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Call Me By Your Name delivers a breathtaking performance

A transcendent love story that tops all romances

 

Photo courtesy of Plymouth Arts Centre

Since Call Me By Your Name’s release at last year’s Sundance Film Festival, it has received well-deserved Oscar buzz and has subsequently received multiple Academy Award nominations. The film has been nominated for Best Actor, Best Adapted Screenplay, Best Original Song, and Best Picture—and none of these come as a surprise. In what is a beautiful and rich film about love, director Luca Guadagnino has created a breathtaking adaptation of André Aciman’s novel by the same name that is pure, organic, and unapologetic.

It’s the summer of 1983 in north Italy, and precocious 17-year-old Elio Perlman (Timothée Chalamet) is spending his summer days, as usual, in his family’s 17th century villa. Oliver (Armie Hammer), a 24-year-old American college graduate student, arrives as the annual summer intern tasked with helping Elio’s father with his studies. In what seems like the shortest summer ever, Elio and Oliver find themselves entangled in the poetry of love that appears to last a lifetime.

The title of the film, Call Me By Your Name, is a subtle play on words. Guadagnino utilizes fruit as a metaphor to describe love and the bittersweet feeling of first desire between two people. A critical moment in the film is when Oliver, Elio, and Elio’s parents are gathered in the study. Together, they discuss the origin of the word ‘apricot’ and its long-disputed and unsettled history, as the meaning of the word has been adapted in numerous languages.

This idea is reiterated after Oliver and Elio sleep together and they have an intimate talk in the morning where Oliver asks Elio to call him by his name. Just like the apricot, a name has roots that extend within someone’s experiences to the people they touch. And every time someone’s name is spoken, they take in who they are, just as when someone bites into an apricot they take in the fresh juices of its sweet flavor.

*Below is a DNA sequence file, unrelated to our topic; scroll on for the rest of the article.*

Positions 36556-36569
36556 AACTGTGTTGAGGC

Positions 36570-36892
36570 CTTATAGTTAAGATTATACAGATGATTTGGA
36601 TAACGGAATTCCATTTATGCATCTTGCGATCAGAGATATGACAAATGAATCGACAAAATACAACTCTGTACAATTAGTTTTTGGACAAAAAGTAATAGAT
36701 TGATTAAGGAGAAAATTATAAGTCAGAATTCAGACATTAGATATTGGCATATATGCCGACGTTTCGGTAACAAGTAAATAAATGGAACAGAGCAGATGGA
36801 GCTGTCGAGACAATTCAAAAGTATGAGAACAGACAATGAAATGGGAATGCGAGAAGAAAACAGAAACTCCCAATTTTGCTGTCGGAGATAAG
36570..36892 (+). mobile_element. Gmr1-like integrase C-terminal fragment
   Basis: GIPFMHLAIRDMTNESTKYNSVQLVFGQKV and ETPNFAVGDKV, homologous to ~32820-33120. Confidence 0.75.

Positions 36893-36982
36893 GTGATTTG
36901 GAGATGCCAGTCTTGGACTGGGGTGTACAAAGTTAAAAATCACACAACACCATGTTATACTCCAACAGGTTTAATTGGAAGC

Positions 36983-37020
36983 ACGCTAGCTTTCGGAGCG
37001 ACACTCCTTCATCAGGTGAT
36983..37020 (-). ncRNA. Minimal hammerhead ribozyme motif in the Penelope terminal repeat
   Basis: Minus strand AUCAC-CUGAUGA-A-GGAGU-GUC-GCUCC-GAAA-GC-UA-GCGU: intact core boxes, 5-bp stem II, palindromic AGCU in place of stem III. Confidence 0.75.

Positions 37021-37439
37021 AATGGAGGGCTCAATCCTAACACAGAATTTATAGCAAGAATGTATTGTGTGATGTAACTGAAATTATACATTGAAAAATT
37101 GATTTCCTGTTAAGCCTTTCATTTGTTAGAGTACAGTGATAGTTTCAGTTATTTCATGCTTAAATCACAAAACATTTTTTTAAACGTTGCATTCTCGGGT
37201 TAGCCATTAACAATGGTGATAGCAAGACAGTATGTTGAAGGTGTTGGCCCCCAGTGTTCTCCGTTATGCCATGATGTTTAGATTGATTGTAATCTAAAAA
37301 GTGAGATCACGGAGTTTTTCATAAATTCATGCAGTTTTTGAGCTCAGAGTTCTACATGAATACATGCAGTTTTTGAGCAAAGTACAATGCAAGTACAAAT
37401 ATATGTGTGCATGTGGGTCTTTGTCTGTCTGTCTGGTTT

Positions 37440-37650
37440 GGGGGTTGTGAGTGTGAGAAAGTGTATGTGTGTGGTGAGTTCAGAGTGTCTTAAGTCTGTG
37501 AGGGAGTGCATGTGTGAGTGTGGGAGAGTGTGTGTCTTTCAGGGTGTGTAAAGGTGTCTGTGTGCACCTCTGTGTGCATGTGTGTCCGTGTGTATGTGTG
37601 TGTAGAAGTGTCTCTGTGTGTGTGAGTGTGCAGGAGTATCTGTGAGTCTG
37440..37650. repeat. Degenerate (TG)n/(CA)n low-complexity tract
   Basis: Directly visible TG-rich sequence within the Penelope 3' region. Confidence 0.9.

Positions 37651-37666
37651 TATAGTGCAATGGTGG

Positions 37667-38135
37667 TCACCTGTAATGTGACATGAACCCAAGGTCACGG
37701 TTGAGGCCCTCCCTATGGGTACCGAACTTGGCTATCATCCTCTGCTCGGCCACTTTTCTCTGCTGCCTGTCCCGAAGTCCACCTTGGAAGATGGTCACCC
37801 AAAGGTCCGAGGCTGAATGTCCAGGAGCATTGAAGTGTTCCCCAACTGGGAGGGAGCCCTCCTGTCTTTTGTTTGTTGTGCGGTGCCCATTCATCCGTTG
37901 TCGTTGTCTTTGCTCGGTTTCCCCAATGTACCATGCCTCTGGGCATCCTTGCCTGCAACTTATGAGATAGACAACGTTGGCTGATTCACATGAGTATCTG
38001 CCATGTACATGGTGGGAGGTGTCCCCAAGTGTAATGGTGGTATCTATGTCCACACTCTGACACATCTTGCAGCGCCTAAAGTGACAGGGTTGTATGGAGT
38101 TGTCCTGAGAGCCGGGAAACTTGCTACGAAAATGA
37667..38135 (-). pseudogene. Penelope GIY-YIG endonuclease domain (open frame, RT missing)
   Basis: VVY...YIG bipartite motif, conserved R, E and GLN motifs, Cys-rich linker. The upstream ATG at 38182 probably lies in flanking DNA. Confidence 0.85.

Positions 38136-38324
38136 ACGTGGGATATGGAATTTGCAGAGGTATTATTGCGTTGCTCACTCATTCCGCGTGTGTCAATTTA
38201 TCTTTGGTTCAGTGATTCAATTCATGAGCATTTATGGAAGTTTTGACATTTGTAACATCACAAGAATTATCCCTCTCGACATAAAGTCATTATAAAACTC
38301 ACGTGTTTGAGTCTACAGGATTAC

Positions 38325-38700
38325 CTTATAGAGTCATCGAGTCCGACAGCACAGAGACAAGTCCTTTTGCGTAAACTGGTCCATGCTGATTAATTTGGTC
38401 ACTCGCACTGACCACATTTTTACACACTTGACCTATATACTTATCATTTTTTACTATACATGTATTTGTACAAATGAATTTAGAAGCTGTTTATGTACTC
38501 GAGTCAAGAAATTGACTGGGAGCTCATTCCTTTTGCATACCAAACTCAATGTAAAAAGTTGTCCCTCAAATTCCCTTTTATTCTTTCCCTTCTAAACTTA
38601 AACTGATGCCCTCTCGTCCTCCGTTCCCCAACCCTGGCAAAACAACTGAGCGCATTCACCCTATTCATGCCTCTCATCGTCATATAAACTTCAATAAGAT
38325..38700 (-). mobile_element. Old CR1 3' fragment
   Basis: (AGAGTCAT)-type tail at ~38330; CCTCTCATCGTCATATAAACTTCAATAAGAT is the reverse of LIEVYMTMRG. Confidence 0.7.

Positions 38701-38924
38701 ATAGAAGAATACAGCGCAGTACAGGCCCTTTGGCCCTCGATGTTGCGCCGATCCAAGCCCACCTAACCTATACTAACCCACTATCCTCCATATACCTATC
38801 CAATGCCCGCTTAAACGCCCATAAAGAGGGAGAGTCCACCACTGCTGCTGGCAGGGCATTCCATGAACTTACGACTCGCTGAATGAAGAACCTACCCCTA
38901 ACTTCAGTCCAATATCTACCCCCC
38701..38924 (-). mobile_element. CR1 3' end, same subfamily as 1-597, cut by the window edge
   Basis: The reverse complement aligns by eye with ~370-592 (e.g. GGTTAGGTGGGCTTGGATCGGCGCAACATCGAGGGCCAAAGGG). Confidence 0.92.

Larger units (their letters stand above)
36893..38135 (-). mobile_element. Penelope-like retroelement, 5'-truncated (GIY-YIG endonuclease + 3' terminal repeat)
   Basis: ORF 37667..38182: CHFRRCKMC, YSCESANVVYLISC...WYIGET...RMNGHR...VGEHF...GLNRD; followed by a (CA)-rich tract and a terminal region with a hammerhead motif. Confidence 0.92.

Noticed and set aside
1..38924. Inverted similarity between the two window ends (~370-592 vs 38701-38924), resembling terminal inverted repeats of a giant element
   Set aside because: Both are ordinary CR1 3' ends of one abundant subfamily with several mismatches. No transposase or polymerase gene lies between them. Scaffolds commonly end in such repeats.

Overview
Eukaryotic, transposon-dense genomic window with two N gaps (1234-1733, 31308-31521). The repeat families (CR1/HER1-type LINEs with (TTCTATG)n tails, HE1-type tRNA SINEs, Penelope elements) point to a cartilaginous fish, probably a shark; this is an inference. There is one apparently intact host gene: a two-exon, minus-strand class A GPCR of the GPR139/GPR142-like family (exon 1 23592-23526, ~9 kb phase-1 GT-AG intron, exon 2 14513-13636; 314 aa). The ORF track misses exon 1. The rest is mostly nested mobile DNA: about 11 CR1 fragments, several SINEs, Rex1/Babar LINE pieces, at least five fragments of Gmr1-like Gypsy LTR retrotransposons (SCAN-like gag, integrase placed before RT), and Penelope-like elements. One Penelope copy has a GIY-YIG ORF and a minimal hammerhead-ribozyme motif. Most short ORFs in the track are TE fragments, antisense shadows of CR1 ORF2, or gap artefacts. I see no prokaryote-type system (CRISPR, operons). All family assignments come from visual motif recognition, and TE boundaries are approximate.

The real star of the show, however, is undoubtedly Timothée Chalamet, who portrays Elio with grace and elegance. Audiences can truly identify, feel, and understand why his character does what he does. Chalamet’s character is sophisticated when it comes to piano, history, and speaking multiple languages, but he is not versed in the ways of love. Audiences can see that as Chalamet wears vulnerability, passion, and desire like a second skin. This plays well with Armie Hammer’s character, Oliver, who is mysterious and radiates a magnetism that is both charming and captivating. The chemistry between Hammer and Chalamet is authentic and intimate and together they create a story that is timeless and transcends all other romance films.

While there are many historical LGBTQ+ films that capture the beauty of young, gay love, what is truly inspiring in this film is the allure of exploration and how the film ends with a twinkle of bittersweet hope.

Call Me By Your Name is a coming-of-age love story that is full of cinematic and romantic bliss. It is frank about adolescent love and lust as it explores the ecstasies, jealousies, melodrama, innocence, and pain between two people that come along with a new romance.

Paired with the tasteful and colorful setting Italy, the film rolls by at a slow, lingering pace, but doesn’t need to go faster for audiences to fully realize Elio has grown into a complex and confident young man in the film’s remarkable and heartbreaking final shot.

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